Sayonara, Duncan: Fujitsu bids farewell to EMEIA and Americas president Tait

First non-Japanese board member at services behemoth is gone

Duncan Tait, the first non-Japanese exec to sit on Fujitsu's board and the man that rose to head up operations in Europe, Middle East, India, Africa (EMEIA) and the Americas, is leaving with immediate effect.

The departure was confirmed by Takahito Tokita, representative director at president at Fujitsu, in a five-paragraph memo sent to employees - seen by us - today.

"It is with regret that I am announcing today that Duncan Tait is leaving Fujitsu," it stated.

Tait started his tenure at the company in 2009 as managing director of the private sector division in the UK, some 18 months later he was made head of the UK and by April 2014 was boss of EMEIA.

The ultimate honour came in April 2015, when Tait was made a board director, the first time this has happened to a non-Japanese employee at Fujitsu, and in February 2016, he added head of Americas to his CV.

The memo listed Tait’s achievements as increasing the top and bottom lines in the UK with Fujitsu, and changing the operating model in EMEIA - this was to reduce regional management and therefore costs, speed decision making and put emphasis on service delivery.


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The rest of the note waxed lyrical about Tait's focus on cultural diversity in the workplace - which is obviously a good thing - and developing an "agile, accountable and high performance culture".

"I would like to take this opportunity to thank Duncan for his leadership and contributions to Fujitsu over the last 10 years and to wish him all the success in his future endeavors," said the memo.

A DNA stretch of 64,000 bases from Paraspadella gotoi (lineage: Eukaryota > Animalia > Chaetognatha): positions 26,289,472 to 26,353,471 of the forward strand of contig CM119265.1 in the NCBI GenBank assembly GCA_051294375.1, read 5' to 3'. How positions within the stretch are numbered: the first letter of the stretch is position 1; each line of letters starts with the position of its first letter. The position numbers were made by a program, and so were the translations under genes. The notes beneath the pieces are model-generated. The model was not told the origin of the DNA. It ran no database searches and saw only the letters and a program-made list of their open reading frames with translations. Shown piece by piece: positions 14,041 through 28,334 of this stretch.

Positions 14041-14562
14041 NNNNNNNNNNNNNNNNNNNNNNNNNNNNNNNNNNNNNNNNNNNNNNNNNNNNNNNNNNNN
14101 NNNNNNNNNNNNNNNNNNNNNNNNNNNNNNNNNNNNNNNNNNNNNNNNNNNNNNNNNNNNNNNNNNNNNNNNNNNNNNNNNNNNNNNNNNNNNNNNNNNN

No reason was given for his departure, though the past 18 months haven't exactly been a walk in the park for the exec or his employer, what with the long-running redundancy programmes hitting staff morale, including in the UK; the run of weaker financial results outside of Japan; the massive reorg in EMEA; and the closing of a factory in Germany.

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Tait was first rumoured to have lost his board seat in the summer last year, and though Fujitsu denied this at the time, he actually vacated the position in December, along with a bunch of others.

Sources has told us that Tait signed a two-year contract with Fujitsu in December 2018, and so the clock was ticking on the time he was given to turn things around. These claims remain unconfirmed as Fujitsu has refused to comment on them.

In Fujitsu's fiscal '18 ended 31 March 2019 (PDF), the company reported a 3.6 per cent decline in revenue to ¥3.952 trillion (£29.62bn) and a drop in net profit of 38.3 per cent to ¥104.5bn (£783.45m).

Ubiquitous Solutions - PC and smartphones - was hit most severely, as was Device Solutions, which designs and builds semicoductors.

Sources told us Tait had been calling customers this morning about the change, and will leave with immediate effect.

Fujitsu confirmed that Paul Patterson, who'd been effectively European sales director, will take over from Tait, with direct responsibility for the UK, which is the company's largest market outside Japan.

In March this year, Fujitsu lifted the axe on its entire workforce in several regions – including most of Eastern Europe and certain countries in the Middle East, Africa, and Western Europe – with the loss of 1,100 jobs. The firm took the decision this year to leave customers in those areas at the mercy of resellers shifting kit in a channel-only model in order to cut costs, company insiders told The Reg at the time.

Of Tait's departure, the firm told us:

Fujitsu can confirm that Duncan Tait has taken the decision to leave Fujitsu. Fujitsu would like to thank him for his leadership and contributions to Fujitsu over the last 10 years and wish him well for the future. Paul Patterson will take over from Duncan assuming the role of Senior Vice President, Northern and Western Europe, with direct responsibility for Fujitsu's business in the UK. Paul has been with the company for nine years where he has held a number of senior leadership roles in sales and business development.

Staff have noted that Patterson does not carry Tait's old title, that of CEO for EMEIA.

A senior Fujitsu source said of Tait: "He was one of the least worst CEOs I ever had dealings with. He seemed to genuinely care about initiatives to improve employee engagement and welfare, which always wrong-footed HR, much to our amusement." ®

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